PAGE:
Special Feature

Pertussis Prevention

By Stan Deresinski, MD, FACP, Clinical Professor of Medicine, Stanford, Associate Chief of Infectious Diseases, Santa Clara Valley Medical Center. Dr. Deresinski does research for the National Institutes of Health, and is a consultant and an advisory board member for Merck. This article originally appeared in the November 2010 issue of Infectious Disease Alert. At that time it was reviewed by Timothy Jenkins, MD, Assistant Professor of Medicine, University of Colorado, Denver, Denver Health Medical Center. Dr. Jenkins reports no financial relationship to this field of study.

The introduction of acellular pertussis vaccines represented an important advance in public health, but developing a vaccine is not synonymous with protecting a population. The latter involves convincing health care providers (HCPs) and the targeted populations of its safety and efficacy and making the vaccine readily available. The uptake of the pertussis vaccine is somewhat complicated by the fact that it is only available in combination with diphtheria and tetanus toxoids — DTaP is licensed for infants and young children and Tdap (tetanus, diphtheria, acellular pertussis) for those 10-64 years of age. The Advisory Committee on Immunization Practices (ACIP) in 2005 recommended that Tdap replace the standard TD for the latter group.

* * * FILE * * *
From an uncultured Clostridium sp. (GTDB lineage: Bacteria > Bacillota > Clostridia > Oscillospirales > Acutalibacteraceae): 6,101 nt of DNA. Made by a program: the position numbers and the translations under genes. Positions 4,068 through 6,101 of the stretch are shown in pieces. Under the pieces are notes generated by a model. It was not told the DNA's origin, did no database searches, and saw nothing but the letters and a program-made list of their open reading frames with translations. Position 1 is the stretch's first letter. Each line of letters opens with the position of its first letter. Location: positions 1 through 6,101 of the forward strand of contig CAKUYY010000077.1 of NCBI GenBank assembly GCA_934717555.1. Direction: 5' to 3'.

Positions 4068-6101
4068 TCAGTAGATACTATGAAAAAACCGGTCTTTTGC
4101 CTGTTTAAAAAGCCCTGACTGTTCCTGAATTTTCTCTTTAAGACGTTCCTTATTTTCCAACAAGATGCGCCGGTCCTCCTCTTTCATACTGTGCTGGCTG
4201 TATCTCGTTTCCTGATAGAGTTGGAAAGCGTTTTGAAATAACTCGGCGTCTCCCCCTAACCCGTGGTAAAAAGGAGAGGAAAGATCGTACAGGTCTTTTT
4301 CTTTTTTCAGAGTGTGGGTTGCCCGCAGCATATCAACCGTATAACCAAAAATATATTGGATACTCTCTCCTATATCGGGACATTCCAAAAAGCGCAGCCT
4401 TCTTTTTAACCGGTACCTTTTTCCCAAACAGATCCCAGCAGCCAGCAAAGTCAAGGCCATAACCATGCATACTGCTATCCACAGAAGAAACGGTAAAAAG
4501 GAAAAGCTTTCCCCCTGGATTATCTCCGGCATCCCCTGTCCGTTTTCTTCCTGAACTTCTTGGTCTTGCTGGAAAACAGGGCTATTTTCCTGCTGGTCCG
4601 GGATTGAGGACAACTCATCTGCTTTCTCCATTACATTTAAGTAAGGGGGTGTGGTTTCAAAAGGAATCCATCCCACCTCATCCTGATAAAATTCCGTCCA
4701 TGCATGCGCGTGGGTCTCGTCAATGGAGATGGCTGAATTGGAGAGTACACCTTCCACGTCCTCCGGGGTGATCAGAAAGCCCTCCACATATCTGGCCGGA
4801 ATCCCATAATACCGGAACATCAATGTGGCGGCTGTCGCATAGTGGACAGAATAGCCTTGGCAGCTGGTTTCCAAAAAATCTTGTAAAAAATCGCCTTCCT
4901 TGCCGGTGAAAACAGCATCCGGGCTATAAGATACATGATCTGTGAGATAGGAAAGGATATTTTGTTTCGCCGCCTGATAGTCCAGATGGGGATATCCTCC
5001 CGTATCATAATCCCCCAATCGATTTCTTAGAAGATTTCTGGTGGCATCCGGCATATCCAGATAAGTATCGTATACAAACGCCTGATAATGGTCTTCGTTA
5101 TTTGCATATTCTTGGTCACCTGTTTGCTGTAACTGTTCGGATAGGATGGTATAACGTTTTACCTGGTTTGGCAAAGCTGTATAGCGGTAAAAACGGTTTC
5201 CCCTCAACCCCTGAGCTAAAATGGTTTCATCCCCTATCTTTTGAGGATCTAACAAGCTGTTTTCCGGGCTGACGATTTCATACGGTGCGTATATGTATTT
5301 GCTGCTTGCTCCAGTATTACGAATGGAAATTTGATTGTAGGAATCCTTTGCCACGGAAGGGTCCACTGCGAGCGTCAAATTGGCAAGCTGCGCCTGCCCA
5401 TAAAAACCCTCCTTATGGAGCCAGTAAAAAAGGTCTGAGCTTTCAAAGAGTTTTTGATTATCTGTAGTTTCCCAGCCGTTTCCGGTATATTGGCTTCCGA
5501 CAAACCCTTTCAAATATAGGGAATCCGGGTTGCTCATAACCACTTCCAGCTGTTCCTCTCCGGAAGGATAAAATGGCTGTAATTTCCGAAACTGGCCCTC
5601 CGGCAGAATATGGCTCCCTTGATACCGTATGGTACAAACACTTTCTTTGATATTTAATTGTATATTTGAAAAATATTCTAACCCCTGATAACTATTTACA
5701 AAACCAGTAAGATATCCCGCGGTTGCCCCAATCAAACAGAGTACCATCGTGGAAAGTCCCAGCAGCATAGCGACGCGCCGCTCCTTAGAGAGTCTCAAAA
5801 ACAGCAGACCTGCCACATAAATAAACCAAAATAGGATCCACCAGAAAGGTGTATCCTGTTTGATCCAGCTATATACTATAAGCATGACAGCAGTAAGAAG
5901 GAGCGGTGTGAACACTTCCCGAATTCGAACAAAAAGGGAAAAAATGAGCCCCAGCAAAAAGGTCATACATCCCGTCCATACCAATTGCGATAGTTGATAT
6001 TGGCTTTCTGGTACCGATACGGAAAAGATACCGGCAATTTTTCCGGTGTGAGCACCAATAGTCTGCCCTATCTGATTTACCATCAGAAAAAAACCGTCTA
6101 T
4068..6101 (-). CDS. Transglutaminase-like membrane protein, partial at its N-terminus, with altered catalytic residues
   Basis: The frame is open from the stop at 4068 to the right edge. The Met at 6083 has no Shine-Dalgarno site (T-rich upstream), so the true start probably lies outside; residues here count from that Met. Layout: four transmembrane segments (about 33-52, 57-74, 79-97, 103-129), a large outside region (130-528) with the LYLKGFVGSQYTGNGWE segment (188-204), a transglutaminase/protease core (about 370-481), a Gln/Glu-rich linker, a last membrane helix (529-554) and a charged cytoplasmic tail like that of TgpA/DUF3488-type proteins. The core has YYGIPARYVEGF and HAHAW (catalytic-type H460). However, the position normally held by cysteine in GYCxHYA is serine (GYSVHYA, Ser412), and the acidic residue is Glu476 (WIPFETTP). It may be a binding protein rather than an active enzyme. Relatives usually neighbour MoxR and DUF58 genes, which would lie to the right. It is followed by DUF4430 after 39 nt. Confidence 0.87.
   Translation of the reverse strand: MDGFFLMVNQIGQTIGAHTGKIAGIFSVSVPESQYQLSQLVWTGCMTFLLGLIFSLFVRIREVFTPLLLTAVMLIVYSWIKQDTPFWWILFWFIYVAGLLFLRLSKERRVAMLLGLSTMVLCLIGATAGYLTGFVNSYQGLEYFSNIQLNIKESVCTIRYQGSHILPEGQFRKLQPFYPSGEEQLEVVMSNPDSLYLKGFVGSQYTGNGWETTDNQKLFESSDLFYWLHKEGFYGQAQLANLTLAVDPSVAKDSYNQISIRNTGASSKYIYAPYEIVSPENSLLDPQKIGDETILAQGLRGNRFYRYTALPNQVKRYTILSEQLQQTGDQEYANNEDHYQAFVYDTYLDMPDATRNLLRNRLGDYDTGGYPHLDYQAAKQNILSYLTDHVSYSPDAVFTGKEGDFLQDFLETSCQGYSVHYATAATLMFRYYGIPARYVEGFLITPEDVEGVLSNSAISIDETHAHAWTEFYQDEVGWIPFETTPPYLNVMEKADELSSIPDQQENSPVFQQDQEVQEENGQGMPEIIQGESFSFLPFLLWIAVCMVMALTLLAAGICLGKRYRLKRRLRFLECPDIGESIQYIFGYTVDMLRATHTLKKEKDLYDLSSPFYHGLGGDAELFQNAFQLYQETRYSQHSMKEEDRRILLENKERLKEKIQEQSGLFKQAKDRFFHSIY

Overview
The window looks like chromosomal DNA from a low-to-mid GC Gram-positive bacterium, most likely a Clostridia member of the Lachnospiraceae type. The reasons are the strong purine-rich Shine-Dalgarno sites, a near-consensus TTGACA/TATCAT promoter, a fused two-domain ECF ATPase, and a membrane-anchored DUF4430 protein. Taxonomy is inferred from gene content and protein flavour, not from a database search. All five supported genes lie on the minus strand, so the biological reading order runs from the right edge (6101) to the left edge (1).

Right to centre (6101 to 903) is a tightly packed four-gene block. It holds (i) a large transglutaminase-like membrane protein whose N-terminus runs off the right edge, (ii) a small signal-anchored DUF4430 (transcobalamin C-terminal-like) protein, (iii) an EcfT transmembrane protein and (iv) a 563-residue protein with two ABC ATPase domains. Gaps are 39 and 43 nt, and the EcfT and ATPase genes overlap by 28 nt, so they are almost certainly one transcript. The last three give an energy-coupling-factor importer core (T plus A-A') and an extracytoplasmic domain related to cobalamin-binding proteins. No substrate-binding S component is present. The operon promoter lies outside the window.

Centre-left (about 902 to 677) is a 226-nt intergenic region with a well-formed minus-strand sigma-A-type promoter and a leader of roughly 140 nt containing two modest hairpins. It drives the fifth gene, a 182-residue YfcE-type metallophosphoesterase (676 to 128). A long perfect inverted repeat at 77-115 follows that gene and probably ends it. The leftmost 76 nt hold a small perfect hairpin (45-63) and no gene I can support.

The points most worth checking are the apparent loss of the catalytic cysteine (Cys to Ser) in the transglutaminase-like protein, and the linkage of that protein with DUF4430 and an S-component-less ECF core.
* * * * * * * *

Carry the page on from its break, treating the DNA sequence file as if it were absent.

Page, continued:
The CDC has analyzed data from the National Health Interview Survey (NHIS), and found that the self-reported tetanus vaccination coverage was 60.4% in 1999 and 61.6% in 2008 among adults ages 18-64 years.1 Of those reporting vaccination during 2005-2008, 52% reported receiving Tdap, but total Tdap coverage in 2008 was only 5.9%. Even worse, only 15.9% of HCP and 5.0% of individuals with infant contact reported having received Tdap.

The effects of these low reported rates of uptake of Tdap are reflected in the current situation in California. As of August 24, a total of 3311 confirmed, probable, and suspected cases had been reported during 2010, corresponding to a rate of 8.5 cases/100,000 population.2 This was a seven-fold increase from the number of reported cases during the same time period in 2009, when just 454 cases were reported, and is the largest number of cases in California since 1958. Case rates were highest in infants < 6 months of age (158 cases/100,000), and in children aged 7-9 years (26 cases/100,000), and adolescents aged 10-18 years (20 cases/100,000). Twelve percent of cases have required hospitalization. Sixty percent of hospitalized patients were infants < 3 months of age, with three-fourths of these being < 6 months of age. Eight deaths have been reported, seven of which were in infants < 2 months of age at time of disease onset; none had received any doses of pertussis-containing vaccine. The eighth fatality was a 28-week preemie who was 2 months of age and had received the first dose of DTaP 11 days prior to disease onset.